Plastic bag use at Hong Kong newsstands down by 90pc since government levy, say green groups

Survey by green group finds 'positive' trend among newspaper sellers since government levy was imposed, but says more can be done

PUBLISHED : Monday, 12 October, 2015, 12:01am
UPDATED : Monday, 12 October, 2015, 9:32pm

Green groups have praised an expanded government levy scheme they say has helped reduce plastic bag use at newsstands by nearly 90 per cent since it came into force six months ago.

A survey by Greeners Action of 160 newspaper vendors found 79 per cent no longer pre-bagged newspapers and magazines in plastic, while 90 per cent of 1,112 consumers polled no longer requested them since a 50 cent per bag levy was applied on May 1.

Greeners' executive director Angus Ho Hon-wai said overuse of plastic bags at newsstands had been "very serious" before the levy was implemented, with the industry alone doling out a staggering 92 million plastic bags in 2012, most ending up in landfill.

READ MORE: Everything you need to know about Hong Kong’s new 50 cent plastic bag charge

"In the past, many consumers demanded bags either because they worried about rain or the newspapers being dirty," said Ho. "Overall, we see the trend is quite positive and fewer people are demanding bags."

Ho stressed, however, that there was much more room for improvement. The survey showed that a third of vendors were still offsetting the cost of the levy by offering customers a discount on newspapers.

Publishers could also do more to reduce packaging, while the government needed to educate customers to refuse free bags at other retail outlets even if they are covered by the myriad of exemptions, ranging from food hygiene to prepackaging.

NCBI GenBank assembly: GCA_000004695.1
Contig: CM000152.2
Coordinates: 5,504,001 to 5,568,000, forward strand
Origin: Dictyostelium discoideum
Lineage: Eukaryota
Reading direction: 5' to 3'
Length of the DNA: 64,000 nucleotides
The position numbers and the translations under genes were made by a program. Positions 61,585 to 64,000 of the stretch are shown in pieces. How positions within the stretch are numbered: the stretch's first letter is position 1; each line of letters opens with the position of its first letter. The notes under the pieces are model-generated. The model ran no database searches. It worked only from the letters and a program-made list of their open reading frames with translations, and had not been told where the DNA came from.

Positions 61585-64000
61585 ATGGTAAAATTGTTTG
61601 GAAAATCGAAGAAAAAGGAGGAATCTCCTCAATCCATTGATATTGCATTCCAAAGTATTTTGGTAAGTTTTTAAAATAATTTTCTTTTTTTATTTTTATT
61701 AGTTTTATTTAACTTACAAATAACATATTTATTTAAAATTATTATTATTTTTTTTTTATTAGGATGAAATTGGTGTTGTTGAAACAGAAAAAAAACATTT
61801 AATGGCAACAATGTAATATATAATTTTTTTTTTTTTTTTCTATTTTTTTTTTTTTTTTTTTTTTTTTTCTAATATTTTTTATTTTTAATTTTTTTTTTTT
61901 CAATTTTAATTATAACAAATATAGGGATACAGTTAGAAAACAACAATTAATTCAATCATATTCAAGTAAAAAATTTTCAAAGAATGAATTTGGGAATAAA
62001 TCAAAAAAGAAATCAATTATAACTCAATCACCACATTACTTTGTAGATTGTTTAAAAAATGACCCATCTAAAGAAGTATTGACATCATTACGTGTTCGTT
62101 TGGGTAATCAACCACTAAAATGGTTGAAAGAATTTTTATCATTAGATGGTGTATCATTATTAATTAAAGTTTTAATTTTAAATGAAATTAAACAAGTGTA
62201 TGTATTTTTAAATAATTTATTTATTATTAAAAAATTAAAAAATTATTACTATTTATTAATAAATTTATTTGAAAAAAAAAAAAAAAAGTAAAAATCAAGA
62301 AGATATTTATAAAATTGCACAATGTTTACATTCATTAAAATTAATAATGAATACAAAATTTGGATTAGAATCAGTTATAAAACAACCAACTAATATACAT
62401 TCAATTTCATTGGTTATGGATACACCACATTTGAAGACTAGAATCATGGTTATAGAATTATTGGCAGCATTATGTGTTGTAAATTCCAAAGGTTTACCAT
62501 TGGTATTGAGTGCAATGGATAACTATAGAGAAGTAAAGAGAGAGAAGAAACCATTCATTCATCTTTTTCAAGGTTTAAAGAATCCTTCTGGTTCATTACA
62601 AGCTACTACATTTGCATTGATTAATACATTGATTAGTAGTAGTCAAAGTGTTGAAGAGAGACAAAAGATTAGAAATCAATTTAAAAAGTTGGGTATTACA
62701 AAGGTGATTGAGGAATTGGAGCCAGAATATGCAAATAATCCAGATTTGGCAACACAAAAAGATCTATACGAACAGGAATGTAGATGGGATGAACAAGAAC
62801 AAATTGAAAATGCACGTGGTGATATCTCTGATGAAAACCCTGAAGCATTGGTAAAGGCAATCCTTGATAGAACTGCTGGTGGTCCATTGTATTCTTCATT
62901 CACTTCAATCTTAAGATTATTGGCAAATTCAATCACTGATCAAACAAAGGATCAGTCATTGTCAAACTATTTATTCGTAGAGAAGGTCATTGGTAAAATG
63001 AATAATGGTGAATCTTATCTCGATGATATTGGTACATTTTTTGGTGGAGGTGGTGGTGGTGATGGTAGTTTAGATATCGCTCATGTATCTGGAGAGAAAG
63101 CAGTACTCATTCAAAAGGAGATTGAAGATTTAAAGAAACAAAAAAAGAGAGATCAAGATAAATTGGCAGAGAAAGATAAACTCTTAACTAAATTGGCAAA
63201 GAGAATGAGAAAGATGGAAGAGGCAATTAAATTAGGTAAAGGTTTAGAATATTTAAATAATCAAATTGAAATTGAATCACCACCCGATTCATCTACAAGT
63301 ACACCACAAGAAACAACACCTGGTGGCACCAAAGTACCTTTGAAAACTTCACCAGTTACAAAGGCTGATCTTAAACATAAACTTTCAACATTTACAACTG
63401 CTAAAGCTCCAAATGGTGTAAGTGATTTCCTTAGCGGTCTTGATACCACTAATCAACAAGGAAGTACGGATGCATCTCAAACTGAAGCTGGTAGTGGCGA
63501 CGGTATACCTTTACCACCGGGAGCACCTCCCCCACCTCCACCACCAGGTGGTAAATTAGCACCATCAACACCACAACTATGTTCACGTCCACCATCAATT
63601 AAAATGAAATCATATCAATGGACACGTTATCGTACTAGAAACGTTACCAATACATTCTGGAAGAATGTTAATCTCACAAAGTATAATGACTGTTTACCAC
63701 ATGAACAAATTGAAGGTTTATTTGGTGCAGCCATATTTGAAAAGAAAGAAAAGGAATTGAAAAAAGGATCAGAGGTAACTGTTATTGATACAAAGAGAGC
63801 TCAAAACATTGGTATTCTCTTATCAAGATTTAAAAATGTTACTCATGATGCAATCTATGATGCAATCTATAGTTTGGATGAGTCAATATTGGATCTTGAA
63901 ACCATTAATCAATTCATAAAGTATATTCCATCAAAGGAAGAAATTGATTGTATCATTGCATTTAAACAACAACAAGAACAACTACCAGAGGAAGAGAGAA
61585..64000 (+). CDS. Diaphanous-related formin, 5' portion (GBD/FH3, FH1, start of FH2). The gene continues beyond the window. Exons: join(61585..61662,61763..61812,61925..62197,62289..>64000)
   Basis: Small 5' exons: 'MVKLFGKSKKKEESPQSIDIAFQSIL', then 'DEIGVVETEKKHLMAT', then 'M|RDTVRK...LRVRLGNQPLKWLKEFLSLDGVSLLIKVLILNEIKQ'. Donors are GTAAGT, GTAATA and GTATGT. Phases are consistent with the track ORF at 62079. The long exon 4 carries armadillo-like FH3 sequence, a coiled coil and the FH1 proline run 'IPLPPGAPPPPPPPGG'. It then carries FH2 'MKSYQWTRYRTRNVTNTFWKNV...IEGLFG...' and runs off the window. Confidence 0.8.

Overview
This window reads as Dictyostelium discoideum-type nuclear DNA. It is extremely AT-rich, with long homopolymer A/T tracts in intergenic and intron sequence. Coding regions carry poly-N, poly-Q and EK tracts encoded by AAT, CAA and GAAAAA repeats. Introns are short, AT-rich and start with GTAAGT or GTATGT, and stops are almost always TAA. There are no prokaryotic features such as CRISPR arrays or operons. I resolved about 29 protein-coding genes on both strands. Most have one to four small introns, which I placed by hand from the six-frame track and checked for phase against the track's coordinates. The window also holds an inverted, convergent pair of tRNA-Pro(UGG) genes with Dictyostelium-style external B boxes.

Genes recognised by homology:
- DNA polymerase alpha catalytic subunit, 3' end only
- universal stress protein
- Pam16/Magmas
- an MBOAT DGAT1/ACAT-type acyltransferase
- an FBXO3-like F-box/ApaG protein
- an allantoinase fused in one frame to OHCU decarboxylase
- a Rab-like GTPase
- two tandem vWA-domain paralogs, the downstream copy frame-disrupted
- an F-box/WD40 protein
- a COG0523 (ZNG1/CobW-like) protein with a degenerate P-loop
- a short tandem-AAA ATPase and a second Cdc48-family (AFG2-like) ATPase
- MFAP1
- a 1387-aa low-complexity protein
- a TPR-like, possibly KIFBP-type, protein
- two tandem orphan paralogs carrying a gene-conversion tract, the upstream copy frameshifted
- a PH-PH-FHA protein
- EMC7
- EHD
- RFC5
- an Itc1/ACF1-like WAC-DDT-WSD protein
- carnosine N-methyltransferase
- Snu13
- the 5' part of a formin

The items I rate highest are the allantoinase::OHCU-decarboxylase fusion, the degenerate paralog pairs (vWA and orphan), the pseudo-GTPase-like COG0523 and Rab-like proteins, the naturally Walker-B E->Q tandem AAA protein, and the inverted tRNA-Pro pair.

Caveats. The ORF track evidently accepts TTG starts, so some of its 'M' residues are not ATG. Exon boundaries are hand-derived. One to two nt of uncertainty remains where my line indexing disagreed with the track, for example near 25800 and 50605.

"Even if there is an exemption, it doesn't mean you must take one," said Green Power chief executive Man Chi-sum. "We should aim to instil the mindset that one plastic bag is already one too many."

Bacon Liu Sair-ching, chairman of the Coalition of Hong Kong Newspaper and Magazine Merchants, said vendors who had once expressed concerns about the impact of the levy were now beginning to accept it.

"It used to be that customers would complain about being ripped off if they didn't get a free bag for their paper as they believed it was their right," he said. "Some customers still request it of course, but in principle the scheme has been successful and attitudes are changing."

Liu said as a result of less pre-bagging, 80 to 90 per cent of a newsstand's plastic bags were kept off the streets. Vendors are now able to save "a few hundred to a thousand dollars" a month in plastic bag costs too, he said.

An Environmental Protection Department spokesman said it would continue to carry out publicity and education work to curb abuse of plastic bags and urge people to bring their own shopping bags. It would also be surveying landfills to assess the scheme's effectiveness.

At least 30,000 retail outlets and stalls have been inspected since April, with around 100 fixed penalties of HK$2,000 issued to businesses for breaching the regulation.

While large chain stores and supermarkets have been charging for plastic bags since 2009, the scheme was expanded to cover more than 100,000 retailers.

All retailers, from street hawkers to fashion chains, are now required to charge at least 50 cents for a plastic bag unless their goods fall under an array of exemptions such as fresh food and laundry.